My Most Helpful Post:    This is the hardest to discern, since I consider ALL my posts helpful :-).  And, there is no scientific way to determine this fact, so it’s all my personal bias… I discussed resolutions and changes we need to institute in our (business, personal, professional)  lives last September (my new year), which I do discuss from time to time.  But, this list was the most complete.

A Post Whose Success Surprises Me:  This is going to be a bust.  I expect (demand?) that everything I do be a success.  As such, how could a post’s success surprise me?  I could say that Mo’s guest post could be construed as surprising, since I didn’t write it.  But, I knew it was a winner from the second I first saw it.

A Post I Feel Did Not Get The Attention It Deserves:  All of them?  Ok, I’ll pick one.  A topic that is a real problem when traveling on the Internet.  The fact that any Tom, Dick, Harry, or Sally can print something and the rest of the world assumes it is factual.  The post was “Truth or Internet?  Why Are They Often Mutually Exclusive?”  How often do you get eMail or see something on the web and pass it along.  Do you ever check to make sure it’s true?  That’s how the Big Lie works.  One person invents a fact, someone else believes it (because it resonates with their beliefs) and sends it, and a geometric progression of publicity begins.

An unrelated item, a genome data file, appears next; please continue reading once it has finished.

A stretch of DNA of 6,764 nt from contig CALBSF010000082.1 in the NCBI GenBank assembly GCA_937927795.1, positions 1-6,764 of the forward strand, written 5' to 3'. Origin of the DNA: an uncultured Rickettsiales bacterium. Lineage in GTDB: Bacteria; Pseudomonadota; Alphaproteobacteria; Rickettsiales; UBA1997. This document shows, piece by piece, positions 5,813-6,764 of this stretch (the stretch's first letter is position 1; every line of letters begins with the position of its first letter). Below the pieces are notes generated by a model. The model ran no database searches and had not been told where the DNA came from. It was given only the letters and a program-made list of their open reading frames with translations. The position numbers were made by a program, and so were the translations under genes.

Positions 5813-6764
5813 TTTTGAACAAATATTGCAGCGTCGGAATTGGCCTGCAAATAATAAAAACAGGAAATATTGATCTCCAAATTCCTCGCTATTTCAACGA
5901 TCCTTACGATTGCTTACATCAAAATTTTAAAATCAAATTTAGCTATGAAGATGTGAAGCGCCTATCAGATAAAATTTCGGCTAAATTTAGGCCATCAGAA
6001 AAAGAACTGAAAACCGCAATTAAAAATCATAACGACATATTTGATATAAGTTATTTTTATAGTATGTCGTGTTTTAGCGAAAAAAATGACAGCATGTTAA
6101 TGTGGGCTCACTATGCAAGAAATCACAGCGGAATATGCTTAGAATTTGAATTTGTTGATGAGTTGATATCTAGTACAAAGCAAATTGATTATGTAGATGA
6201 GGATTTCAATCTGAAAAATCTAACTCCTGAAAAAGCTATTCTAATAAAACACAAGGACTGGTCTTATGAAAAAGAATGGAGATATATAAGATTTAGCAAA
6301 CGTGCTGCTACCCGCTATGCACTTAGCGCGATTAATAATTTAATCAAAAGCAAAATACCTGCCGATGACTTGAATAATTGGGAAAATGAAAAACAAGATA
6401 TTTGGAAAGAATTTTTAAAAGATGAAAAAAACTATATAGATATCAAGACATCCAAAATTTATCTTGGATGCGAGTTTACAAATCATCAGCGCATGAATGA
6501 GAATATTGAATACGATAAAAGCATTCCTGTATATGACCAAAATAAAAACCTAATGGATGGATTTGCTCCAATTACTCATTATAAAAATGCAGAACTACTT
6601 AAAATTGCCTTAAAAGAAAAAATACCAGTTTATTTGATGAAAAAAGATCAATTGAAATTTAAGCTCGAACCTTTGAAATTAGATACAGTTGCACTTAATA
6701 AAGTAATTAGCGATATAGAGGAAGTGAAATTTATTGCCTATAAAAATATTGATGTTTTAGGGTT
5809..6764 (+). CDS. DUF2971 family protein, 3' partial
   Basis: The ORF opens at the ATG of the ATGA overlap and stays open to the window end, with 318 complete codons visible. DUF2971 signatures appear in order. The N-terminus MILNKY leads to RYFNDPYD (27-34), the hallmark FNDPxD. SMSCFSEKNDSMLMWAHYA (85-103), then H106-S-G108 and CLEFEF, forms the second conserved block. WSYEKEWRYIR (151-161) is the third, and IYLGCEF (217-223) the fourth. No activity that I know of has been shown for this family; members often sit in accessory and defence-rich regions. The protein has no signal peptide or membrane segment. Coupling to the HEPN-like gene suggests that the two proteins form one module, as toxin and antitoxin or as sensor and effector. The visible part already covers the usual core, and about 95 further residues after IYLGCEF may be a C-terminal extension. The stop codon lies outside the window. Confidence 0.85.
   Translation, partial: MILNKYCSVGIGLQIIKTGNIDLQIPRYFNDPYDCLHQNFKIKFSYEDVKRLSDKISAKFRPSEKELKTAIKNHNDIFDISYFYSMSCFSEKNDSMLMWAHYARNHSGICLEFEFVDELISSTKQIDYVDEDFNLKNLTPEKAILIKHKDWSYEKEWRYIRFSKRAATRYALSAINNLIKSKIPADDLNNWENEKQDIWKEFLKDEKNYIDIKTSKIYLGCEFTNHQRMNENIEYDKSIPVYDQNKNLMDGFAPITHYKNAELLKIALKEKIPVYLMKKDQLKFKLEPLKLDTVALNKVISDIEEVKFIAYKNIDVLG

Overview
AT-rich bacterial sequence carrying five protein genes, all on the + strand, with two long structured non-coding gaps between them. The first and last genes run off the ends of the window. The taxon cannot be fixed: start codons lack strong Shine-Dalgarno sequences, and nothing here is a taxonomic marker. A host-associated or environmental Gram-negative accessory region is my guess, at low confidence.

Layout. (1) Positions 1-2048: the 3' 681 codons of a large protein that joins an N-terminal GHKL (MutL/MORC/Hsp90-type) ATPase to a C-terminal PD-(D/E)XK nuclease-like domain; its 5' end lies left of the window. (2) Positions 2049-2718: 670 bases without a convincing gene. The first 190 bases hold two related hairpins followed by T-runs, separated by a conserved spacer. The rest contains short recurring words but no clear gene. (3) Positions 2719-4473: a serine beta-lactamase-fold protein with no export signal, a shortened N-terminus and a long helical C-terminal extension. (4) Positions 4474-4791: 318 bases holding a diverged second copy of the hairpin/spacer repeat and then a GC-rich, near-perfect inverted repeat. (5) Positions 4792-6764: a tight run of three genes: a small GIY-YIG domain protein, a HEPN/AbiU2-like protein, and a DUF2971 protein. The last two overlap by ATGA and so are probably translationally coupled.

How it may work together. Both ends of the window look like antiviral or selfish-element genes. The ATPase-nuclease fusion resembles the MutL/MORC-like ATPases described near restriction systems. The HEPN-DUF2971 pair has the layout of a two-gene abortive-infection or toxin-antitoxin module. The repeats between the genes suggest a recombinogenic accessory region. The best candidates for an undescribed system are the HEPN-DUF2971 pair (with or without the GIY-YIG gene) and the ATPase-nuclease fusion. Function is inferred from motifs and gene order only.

The Post I Am Most Proud Of (sic):  This is easy.  I am proud of every post I have ever published.  But, my first post, Opening Gambit, was the hardest one to publish.  It meant I made a promise to you- the reader- to post the very best information I can, each business day of the year.  I’m keeping my promise—and I thank you for reading them.

So, what are your choices for these categories?  Write me and let me know…

Oh, wait… I’m supposed to pass the buck… This is a hard choice (so I wrote down everyone and pulled lots for the four “lucky” choices…

  • Tor Constantino- The Daily ReTort
  • Janet Callaway- The Natural Networker
  • Leanne Chesser- WAHM Solution
  • Veronica Campos-Hallstrom- Club Creative Art….

Come on down, the pot’s boiling, so the coffee will be ready shortly….



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The new site is ready…

Cerebrations can now be found at:


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Not a real post- but an announcement


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No, I have not run out of things to say or discuss. I really have tons that I would like to post at once.  But, over the past few days, I have been working to move my site- to our own domain.